May 16th, 2008


Rings and People

Amusement: Title reminds me of webrings, a one-time meta-organisational fad on the Web. I think at the time my webpage was part of both the OS/2 and the general operating systems webpage.

Thoughts drawn back to a quote from the opening of the last episode of the Britcom "Spaced" - "They say that the family of the 21st century is made up of friends, not relatives". Collapse )

I really like how SqHill has both large social circles and a neighbourhood feeling that they fit together into. The ability to walk around to get everywhere one needs is vital to that, I think (I recently had a discussion with someone whether cars or tv are worse for modern society - I went with tv, but the case for cars is not a weak one). The feeling is a bit stronger here than anywhere else I've lived - I'm not sure how easy it is for students-away-from-home to broadly participate in these things in most cities (Columbus had the "art scene", but I never felt part of a neighbourhood - did any such neighbourhoods have what we have here, or is that something not all places have?).. I wonder, if that is in fact missing from a lot of areas of the US, what would it take to bring it about? Presumably suburbs, cars-as-necessity, and tv are part of the problem. I belive people who "need to drive" to go anywhere, regularly watch TV for a few hours every day, and live in the suburbs are less likely to be interesting people or to participate in culture. What can be done?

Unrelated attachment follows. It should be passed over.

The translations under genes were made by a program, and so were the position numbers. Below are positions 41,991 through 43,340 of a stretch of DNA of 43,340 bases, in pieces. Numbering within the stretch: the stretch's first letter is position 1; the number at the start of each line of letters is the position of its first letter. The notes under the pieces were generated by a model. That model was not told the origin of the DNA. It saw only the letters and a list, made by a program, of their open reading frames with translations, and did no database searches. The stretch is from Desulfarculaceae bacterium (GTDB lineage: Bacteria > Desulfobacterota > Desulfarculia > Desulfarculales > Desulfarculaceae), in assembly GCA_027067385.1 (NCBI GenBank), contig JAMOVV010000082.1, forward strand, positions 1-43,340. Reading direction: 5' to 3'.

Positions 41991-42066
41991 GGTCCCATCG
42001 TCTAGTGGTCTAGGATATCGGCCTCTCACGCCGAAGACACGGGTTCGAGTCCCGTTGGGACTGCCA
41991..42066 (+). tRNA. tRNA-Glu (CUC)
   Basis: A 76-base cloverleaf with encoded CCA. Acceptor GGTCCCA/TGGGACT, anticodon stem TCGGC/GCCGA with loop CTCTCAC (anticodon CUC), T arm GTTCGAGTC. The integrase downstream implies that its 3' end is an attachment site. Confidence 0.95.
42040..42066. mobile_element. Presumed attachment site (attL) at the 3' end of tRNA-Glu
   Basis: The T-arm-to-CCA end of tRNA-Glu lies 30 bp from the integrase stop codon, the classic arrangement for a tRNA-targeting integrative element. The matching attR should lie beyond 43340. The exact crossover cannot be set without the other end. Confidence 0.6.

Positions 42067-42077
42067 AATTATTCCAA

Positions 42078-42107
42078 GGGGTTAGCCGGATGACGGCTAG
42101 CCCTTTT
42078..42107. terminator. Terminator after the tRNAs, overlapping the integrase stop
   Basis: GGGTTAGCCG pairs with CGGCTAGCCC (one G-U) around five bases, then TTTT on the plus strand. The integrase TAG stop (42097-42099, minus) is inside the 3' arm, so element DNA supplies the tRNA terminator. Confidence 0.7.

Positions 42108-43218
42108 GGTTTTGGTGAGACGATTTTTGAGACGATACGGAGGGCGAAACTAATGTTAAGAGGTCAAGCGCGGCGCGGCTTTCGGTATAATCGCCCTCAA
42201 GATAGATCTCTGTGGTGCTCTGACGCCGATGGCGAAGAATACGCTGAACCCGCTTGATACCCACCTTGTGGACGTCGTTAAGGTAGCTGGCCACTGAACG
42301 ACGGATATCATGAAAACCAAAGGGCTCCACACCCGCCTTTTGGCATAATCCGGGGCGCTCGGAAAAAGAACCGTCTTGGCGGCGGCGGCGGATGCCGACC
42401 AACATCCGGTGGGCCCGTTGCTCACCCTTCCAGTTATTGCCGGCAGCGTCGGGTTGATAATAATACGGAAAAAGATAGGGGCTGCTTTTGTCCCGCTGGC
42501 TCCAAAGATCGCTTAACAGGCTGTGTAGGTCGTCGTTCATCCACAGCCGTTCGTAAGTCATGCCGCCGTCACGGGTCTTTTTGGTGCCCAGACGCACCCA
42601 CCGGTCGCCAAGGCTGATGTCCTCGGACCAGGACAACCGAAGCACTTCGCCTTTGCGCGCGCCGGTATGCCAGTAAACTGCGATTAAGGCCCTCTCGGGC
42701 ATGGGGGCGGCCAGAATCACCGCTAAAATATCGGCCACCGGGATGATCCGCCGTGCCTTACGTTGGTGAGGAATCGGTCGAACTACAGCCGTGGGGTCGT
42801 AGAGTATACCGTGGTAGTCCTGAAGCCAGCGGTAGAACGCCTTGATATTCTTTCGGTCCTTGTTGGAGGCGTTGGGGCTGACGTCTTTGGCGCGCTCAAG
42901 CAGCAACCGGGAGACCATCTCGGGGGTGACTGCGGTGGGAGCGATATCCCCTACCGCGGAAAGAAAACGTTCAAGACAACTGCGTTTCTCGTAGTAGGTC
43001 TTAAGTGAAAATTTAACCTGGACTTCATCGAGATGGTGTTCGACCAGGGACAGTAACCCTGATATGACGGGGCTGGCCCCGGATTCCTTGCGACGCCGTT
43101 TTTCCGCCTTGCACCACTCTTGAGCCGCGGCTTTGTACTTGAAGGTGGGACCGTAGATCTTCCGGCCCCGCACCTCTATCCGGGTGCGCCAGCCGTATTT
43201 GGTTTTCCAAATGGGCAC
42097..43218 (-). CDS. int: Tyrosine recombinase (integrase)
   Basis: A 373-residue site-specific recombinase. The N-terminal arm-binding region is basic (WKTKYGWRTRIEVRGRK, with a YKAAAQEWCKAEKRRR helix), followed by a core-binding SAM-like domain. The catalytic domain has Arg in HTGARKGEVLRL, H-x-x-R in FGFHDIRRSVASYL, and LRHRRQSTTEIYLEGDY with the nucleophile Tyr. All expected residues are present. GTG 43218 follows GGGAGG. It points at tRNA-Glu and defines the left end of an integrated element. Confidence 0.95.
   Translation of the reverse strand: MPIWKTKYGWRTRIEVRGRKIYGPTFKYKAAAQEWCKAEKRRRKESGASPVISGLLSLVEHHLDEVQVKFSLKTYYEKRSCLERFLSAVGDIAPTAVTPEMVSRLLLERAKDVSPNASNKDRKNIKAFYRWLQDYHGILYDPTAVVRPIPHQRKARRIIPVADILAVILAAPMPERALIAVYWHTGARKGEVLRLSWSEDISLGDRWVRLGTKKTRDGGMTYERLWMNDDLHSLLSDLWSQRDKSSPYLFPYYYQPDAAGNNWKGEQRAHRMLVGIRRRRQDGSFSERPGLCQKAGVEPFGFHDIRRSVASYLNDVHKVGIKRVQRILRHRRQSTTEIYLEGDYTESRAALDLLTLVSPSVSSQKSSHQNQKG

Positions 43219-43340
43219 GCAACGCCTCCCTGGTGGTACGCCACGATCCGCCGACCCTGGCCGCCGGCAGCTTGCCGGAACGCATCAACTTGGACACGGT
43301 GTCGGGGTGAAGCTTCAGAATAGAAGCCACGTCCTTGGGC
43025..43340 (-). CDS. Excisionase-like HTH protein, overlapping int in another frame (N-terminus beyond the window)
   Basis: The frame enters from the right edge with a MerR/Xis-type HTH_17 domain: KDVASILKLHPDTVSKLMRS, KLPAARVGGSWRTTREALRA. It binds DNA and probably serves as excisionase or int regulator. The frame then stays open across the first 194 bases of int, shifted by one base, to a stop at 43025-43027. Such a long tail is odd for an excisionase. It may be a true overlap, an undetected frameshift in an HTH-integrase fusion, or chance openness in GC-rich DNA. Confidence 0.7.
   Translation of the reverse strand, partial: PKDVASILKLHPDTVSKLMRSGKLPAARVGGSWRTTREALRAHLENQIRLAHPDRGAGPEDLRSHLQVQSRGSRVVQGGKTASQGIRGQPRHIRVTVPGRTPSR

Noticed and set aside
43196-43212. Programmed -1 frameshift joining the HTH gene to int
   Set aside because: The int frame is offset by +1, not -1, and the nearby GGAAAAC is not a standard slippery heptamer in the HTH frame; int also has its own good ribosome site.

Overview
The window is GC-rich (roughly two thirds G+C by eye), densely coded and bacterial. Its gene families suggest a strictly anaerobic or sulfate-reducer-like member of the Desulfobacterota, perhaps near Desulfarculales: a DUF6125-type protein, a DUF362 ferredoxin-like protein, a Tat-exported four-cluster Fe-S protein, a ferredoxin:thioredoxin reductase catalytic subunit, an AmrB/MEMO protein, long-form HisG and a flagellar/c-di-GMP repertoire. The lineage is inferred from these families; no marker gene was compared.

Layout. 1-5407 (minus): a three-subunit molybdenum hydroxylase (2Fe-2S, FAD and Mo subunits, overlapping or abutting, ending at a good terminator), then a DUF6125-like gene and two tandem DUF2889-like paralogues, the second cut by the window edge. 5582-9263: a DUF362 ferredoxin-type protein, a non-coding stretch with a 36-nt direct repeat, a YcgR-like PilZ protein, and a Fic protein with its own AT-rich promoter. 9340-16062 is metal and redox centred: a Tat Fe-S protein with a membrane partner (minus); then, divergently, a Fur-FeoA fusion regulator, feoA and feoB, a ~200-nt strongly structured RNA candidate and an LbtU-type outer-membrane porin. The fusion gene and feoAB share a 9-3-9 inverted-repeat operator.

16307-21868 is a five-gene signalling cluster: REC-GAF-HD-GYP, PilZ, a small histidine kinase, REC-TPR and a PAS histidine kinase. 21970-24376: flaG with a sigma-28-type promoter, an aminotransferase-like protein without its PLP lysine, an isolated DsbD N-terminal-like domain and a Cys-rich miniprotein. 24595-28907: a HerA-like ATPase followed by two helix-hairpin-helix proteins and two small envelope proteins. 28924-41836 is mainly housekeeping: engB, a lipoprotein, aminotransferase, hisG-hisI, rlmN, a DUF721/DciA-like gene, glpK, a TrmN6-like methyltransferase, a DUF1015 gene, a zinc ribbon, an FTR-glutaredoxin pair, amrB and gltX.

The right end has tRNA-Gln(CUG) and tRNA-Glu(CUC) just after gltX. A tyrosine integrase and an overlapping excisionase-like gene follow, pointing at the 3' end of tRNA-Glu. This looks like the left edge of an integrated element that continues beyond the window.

• Current Music
    A strange country music cover of "Love Will Tear Us Apart"

Legendary Springs

Most people I know are of the relatively stationary type in arrangements, but a few are the sort that can talk about spending a few months in place X, a few months and Y, staying in Z for a bit, and then going to N. I've had a certain amount of jealousy/admiration for those who can manage that very mobile life, Collapse )

Today there was Sleek, and it was insanely good. It is, unfortunately, not a food that seems to be particularly well-known by the internet, so I shall describe it. Spinach, black-eyed peas, the light taste (but no texture - maybe ground in?) of onions, cracked wheat, all sauteed, with some lemons to squeeze over it. It apparently hails from Lebanon, and there are, of course, other ways to make it - here is a different one. I hopefully will try Kassab's sleek sometime before I go - while they're not conveniently located for me anymore (no more free bus pass), I should stop by the Beehive again anyhow and I've loved everything else I've eaten at Kassab's.

I sometimes wonder if middle easterners had some people following the same vegetarian traditions that Indians have - Israeli/Arab restaurants seem just as good as Indian ones at having a wide variety of non-meat dishes to order. It is, of course, possible that "variety restaurants" in big cities in the US always have vegetarian dishes because the same demographic that eats a lot of foreign food (drawing mainly from liberal educated city-folk, I would guess) captures almost all vegetarians in the US (apart, of course, from American Hindus, who may or may not be liberal or educated in the same way - incidentally, Pittsburgh's Hindu temple was the first in the United States).